The growing aftermath of the White House controversy following violence and bigotry in Charlottesville, VA last weekend has reached the HBCU community, as leaders from advocacy groups and Capitol Hill are calling for the Trump Administration to cancel the annual White House Initiative on HBCUs conference.
Multiple sources say that President Donald Trump’s incendiary remarks on equal responsibility between fascist protestors and counter-protestors which led to three deaths and multiple injuries, was the final blow in a series of missteps the president has made on issues of racial equity – missteps which many in the community refuse to support with their presence at the annual convening.
Calls for cancellation began this morning when Thurgood Marshall College Fund President and CEO Johnny Taylor wrote White House officials, suggesting that the delay in hiring an executive director on its White House Initiative demands more planning and collaboration with HBCU leaders to ensure attention to critical issues.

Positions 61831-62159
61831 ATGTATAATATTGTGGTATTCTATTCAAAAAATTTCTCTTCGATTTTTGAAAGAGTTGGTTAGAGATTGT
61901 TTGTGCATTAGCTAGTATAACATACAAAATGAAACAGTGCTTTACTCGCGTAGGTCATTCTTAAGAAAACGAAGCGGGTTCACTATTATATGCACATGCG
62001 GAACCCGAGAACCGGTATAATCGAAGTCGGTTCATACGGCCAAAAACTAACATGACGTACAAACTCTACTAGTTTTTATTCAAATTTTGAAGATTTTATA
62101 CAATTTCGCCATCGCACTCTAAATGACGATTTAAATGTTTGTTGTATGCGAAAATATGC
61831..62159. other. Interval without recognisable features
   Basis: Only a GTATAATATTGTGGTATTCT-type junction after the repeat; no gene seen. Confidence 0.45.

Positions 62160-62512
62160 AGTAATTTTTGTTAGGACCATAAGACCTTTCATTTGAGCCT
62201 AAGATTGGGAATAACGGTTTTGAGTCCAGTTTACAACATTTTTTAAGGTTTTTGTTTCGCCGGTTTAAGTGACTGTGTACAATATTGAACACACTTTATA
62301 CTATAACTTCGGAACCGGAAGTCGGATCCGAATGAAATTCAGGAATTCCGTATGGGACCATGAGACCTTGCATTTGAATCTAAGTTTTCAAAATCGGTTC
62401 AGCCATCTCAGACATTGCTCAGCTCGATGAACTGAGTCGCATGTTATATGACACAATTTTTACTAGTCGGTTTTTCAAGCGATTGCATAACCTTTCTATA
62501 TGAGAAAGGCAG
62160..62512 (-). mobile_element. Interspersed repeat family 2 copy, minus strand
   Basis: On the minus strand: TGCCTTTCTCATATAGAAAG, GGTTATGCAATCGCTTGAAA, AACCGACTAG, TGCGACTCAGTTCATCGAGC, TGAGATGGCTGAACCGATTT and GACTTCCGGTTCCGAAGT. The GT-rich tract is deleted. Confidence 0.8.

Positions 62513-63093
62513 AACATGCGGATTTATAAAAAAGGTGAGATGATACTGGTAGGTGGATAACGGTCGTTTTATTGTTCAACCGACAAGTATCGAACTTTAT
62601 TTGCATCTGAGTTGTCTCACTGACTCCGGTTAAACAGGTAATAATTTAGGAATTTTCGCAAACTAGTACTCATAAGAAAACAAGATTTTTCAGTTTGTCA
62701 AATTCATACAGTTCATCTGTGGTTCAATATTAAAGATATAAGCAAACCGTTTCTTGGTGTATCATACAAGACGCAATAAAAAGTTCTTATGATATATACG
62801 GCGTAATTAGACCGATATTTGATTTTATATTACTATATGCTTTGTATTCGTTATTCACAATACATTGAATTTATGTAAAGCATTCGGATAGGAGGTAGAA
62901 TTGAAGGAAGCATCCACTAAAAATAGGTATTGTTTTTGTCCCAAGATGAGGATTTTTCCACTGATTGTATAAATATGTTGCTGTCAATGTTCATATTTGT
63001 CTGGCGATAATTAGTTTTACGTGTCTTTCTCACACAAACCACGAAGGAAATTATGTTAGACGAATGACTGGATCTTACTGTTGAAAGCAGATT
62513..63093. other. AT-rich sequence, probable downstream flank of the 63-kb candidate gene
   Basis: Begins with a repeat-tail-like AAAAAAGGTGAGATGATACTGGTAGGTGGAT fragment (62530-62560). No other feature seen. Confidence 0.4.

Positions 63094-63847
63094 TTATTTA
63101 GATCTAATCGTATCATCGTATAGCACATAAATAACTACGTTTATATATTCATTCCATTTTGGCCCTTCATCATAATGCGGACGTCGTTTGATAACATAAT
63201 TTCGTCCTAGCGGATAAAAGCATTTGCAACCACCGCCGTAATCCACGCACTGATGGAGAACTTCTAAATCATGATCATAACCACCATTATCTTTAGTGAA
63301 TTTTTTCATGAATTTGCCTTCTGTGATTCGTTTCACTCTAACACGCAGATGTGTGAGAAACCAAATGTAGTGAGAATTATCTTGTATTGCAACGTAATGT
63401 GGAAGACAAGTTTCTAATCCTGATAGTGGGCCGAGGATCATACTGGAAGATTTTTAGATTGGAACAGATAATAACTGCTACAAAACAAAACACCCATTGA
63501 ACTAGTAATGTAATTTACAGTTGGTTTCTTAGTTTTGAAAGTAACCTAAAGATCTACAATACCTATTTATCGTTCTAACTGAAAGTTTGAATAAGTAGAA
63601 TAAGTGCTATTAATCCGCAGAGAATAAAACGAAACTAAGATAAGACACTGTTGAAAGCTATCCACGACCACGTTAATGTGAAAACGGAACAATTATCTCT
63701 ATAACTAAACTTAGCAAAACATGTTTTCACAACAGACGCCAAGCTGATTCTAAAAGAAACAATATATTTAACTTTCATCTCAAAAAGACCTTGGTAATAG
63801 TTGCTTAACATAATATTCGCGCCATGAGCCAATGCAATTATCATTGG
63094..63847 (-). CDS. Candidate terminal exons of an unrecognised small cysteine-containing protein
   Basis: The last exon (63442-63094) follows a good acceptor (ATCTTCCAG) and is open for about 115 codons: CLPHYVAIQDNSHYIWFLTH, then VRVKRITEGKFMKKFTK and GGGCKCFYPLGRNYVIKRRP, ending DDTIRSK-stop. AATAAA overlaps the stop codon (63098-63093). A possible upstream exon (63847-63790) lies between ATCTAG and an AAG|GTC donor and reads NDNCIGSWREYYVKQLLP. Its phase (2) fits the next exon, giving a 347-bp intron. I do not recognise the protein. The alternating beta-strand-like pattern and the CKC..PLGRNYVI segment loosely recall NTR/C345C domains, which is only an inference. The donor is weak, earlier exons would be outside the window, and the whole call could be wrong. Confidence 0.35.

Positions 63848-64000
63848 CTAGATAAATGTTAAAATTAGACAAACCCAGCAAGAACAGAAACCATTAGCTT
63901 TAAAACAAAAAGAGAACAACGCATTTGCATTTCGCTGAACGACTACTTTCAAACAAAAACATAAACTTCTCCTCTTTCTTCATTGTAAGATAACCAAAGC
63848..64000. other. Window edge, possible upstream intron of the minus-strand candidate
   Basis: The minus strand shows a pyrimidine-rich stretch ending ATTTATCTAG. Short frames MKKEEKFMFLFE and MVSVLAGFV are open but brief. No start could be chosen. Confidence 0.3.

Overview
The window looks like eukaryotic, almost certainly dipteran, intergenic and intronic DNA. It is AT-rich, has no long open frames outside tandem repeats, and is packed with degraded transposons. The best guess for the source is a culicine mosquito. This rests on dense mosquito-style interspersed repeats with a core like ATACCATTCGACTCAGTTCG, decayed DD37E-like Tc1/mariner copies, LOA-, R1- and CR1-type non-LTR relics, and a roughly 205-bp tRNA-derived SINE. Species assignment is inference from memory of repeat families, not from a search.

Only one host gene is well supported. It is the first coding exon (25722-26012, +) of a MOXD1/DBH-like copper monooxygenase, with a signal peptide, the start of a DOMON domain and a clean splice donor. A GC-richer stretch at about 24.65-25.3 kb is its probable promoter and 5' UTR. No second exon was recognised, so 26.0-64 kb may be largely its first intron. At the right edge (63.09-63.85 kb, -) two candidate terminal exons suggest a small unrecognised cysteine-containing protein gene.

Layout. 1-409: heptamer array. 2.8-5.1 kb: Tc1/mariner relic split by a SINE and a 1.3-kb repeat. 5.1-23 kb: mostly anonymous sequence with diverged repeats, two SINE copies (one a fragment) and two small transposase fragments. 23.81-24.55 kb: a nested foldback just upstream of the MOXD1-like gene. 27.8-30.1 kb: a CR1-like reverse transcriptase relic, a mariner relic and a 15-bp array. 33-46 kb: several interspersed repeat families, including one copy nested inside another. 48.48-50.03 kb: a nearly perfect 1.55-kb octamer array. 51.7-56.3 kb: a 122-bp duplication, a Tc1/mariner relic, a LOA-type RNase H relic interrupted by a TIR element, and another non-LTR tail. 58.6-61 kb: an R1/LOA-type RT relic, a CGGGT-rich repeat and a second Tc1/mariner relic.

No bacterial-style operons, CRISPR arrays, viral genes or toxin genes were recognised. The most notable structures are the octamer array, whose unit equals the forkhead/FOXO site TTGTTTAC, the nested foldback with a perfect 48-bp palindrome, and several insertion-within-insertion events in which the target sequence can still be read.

“If the event is postponed, we request that the administration use the intervening period to hire an executive director of the White House Initiative on HBCUs and appointing the membership of the President’s Advisory Board on HBCUs; these appointments are necessary first steps for this administration to show its commitment to advancing the HBCU agenda.”
In a press release issued just minutes ago by HBCU Caucus Co-Founder and Rep. Alma Adams (D-N.C.), the lack of engagement has pushed the HBCU community to question the president’s promises to the HBCU community.
In this current environment, and with zero progress made on any of their priorities, it would be highly unproductive to ask HBCU Presidents to come back to Washington. I call on the President and Secretary DeVos to postpone this year’s conference until a serious effort has been made to advance issues important to HBCUs and their students.”
The White House has not issued any statement regarding the conference or plans to cancel as of press time.